While simple JFET-based amplifiers have low power dissipation, they suffer from poor linearity and low accuracy. Therefore, the main goal of improving microphone design is to combine preamplifier and digital technology to increase dynamic range by improving linearity and reducing noise while maintaining extremely low power consumption.
Mobile phones are in an inherently noisy environment. The problem with the traditional JFET amplifier (and any purely analog) approach is that the output signal of an analog microphone is susceptible to interference from noise signals lurking between the amplifier and the analog-to-digital converter (ADC). Therefore, the ADC is integrated into the microphone, so that the microphone itself can provide a digital output to reduce noise interference.
A block diagram of the integrated digital output preamplifier and its interface is shown in Figure 2. The signal of the sound transmission unit is first amplified by the amplifier, and then converted into a digital signal by the ADC. An internal regulated power supply supplies power to the amplifier and ADC, which not only ensures good supply voltage rejection, but also provides an independent power supply for the analog part.
Figure 2. Block Diagram of a Digital Microphone System Using the ADAU1301 Microphone Preamplifier
T The preamplifier is fabricated using a CMOS process using two operational transconductance amplifiers (OTA) in accordance with the method of using matched capacitors to set the gain in the instrumentation amplifier structure. This structure with MOS input transistors has a very ideal characteristic of close to zero input admittance for capacitive signal sources. Due to the use of capacitors for gain setting, high gain accuracy (limited only by the lithography process) and high linearity inherent in multi-layer-multi-layer (poly-poly) capacitors is ensured. The gain of this amplifier is easily set by metal mask programming, and its gain can reach 20 dB.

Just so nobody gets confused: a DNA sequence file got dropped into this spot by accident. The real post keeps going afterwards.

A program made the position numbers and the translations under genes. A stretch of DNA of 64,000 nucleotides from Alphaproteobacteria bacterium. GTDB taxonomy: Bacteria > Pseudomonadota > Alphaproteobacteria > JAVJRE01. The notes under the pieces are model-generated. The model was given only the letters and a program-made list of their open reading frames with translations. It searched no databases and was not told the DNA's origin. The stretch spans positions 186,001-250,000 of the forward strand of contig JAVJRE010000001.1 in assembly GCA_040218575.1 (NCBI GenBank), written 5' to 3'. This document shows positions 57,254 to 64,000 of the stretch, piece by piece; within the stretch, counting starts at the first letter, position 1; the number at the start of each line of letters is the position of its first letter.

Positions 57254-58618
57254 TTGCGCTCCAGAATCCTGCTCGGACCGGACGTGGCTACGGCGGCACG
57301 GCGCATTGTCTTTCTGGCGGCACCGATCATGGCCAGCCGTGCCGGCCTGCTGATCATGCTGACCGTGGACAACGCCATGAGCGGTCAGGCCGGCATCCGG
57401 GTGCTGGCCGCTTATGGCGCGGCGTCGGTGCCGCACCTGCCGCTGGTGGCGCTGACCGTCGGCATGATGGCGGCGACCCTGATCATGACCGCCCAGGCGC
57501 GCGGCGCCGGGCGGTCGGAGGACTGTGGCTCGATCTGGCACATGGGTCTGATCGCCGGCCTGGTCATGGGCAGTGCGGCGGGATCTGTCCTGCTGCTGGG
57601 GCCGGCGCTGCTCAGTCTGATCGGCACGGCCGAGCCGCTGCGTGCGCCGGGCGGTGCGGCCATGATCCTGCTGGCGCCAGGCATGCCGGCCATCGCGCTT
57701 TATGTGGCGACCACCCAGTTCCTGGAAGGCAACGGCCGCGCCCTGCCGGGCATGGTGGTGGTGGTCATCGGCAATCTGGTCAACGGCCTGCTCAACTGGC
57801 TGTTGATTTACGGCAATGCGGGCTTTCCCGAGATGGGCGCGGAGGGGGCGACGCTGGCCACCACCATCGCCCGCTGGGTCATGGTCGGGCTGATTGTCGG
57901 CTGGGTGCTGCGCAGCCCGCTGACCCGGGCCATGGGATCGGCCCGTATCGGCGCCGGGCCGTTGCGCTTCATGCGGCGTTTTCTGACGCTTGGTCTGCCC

The ADC is a fourth-order, single-loop, single-bit sigma-delta modulator whose digital output is a single-bit oversampled signal. Using a sigma-delta modulator to implement analog-to-digital conversion has several advantages:
• Noise shaping moves the spectrum of quantization noise into the high frequency band, far outside the useful frequency band. Therefore, the circuit system can achieve high accuracy without strict matching requirements.
• The ADC uses a single-bit sigma-delta modulator, making it inherently highly linear.
• In a single-bit, single-loop modulator, only one integrator has stringent design constraints. The outputs of the inner loop integrators are all noise shaped, thus relaxing their design requirements. This reduces power consumption.
A potential problem with higher-order sigma-delta modulators is that they are prone to instability when the input exceeds the maximum stable amplitude (MSA). When a high-order sigma-delta modulator (>2) becomes unstable due to overload, it cannot return to stable operation even if the input falls below the maximum stable amplitude. To address this potential instability, a digitally controlled feedback system modifies the sigma-delta noise transfer function, forcing the modulator back to steady state operation.
The system enters low power consumption when the system input clock drops below 1 kHzsleep mode. At this time, the current consumed by the system is reduced from 400 µA to about 50 µA, allowing the user to save power when the microphone is not needed. Only 10 ms start-up time is required to return to normal operation from low-power sleep mode.